There is the growing misconception surrounding the need for appointing a Data Protection Officer (DPO) under GDPR which is effective on 25th May 2018. The role of DPO is critical for correct implementation of the newly drafted regulation. Relating to this, the organisation needs to ask itself four main questions before appointing a DPO which are:
- Do they even need to appoint a DPO?
- Should they need a DPO anyway for safe measures of compliance?
- Can the role of DPO be outsourced?
- Will the DPO be personally liable?
- When should a DPO be appointed?
I will start by answering the first question. According to article 37(1), GDPR requires data controllers and processors to designate a DPO in any case where:
- The processing is carried out by a public authority or body;
- The ‘core activities’ of the controller/ processor consist of processing operations which ‘require regular and systematic monitoring of data subjects on a large scale’; or
- The core activities of the controller/ processor consist of processing on a large scale of ‘special categories of data’ or personal data relating to criminal convictions and offences.
As per the definition private sector companies will not need to appoint a DPO. Majority of the private companies do not engage in monitoring of personal data, therefore in their course of administration they will not need a DPO. For ready and seamless implementation of the three criteria stated above guidance of Article 29 of Working Party Guidelines on DPO’s issued in 2016 and then 2017 can be sought so that correct measures are taken.
The second question of whether DPO is needed anyway for safe measure of compliance can be answered by making use of Article 37(5) which basically lays down the requirements and puts an organisation under obligation to appoint someone which has adequate knowledge of data protection law and practices, in short, the qualification required for appointment of DPO. Generally, there may be someone who will be fulfilling the role of DPO to be required to meet the standard under GDPR for compliance under Article5(2). The Guidelines also suggest that the knowledge must commensurate with experience, complexity and sensitivity of data with expertise in European data protection laws and with in-depth GDPR knowledge.
It is important to note that the actual role of DPO will be different from that of a normal employee or a contractor in that case as DPO are independent species not bound by the administration and are to operate freely out of their will. This means that they cannot be assigned task or instructed to do tasks assigned by the CEO or the central administration. The level of impartiality needs to be maintained separately from the organisation so there is no corruption and bias in the process of compliance structure when adhering to the GDPR regulation. In line with this the DPO’s employment status is protected under Article 38(3) of the GDPR, which means they cannot be dismissed or be sanctioned by the organisation from performing or not performing tasks. Therefore, the appointment of a DPO will be a critical juncture in the implementation of GDPR as this will determine the future of compliance standards set and met in the organisation.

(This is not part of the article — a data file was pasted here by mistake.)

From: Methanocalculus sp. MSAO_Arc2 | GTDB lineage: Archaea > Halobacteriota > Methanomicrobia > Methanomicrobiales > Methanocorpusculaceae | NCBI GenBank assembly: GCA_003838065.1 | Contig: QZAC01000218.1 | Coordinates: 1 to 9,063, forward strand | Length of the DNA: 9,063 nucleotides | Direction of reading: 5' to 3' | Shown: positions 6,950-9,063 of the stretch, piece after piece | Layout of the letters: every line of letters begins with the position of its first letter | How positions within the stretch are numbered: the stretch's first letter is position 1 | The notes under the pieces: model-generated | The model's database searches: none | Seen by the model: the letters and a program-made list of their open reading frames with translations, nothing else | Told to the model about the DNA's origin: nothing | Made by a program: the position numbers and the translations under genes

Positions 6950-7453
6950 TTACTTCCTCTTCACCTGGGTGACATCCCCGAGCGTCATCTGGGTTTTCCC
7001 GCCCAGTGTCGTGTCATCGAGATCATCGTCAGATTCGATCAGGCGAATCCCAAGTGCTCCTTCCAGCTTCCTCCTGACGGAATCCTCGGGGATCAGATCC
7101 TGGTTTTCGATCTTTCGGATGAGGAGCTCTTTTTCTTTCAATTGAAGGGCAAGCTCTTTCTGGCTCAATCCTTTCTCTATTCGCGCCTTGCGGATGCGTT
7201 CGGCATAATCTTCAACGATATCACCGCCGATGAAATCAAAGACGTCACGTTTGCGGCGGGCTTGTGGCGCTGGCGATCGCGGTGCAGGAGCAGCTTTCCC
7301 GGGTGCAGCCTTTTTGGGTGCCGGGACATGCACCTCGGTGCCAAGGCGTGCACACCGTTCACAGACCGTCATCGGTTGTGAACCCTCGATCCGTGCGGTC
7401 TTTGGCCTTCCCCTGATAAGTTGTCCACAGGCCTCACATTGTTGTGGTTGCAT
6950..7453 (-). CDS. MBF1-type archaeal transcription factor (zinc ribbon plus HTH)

Can the role of DPO be outsourced? This is answered under the Article 37(6) of the GDPR which makes it simplistically clear that DPO can be an employee or a contractor. Giving the concerns and apprehensions raised in the above paragraph, many experts in the field of compliance are of the opinion such role needs to be outsourced, rather than being in-house. However, there is no straightforward answer and depends on the requirement and load of the organisation compliance setup. The DPO needs to be involved as per the regulation in a “proper and timely manner, in all issues which relate to the protection of personal data”. The Guidelines state that controllers and processors must develop data processing guidelines or programmes that set out when can the DPO be consulted. If this method is conducted, organisations can perform much productively and meet their compliance goals.
Is DPO personally liable? The Working Party Guidelines state that DPO will not be personally liable in case of noncompliance with GDPR. However, the GDPR text is silent on the issue of liability and the text does not say much and is in fact silent on this. DPO’s will need to be cautious regardless.
Organisations need to decide on the appointment of the DPO and who will be the best one for their need. For this they must conduct their background screening through tools such as EmploySmart™ and finalise candidate fit for this role so that it sits well with the newly identified governance structure of the organisation. Using appropriate background checks will ensure that Data Protection Officers skills are identified before the finalisation of the job. Ultimately what is a better fit for the business, will be determined by the decision-making heads of the organisation as the time is shrinking. Consensus on DPO is the need of the hour.
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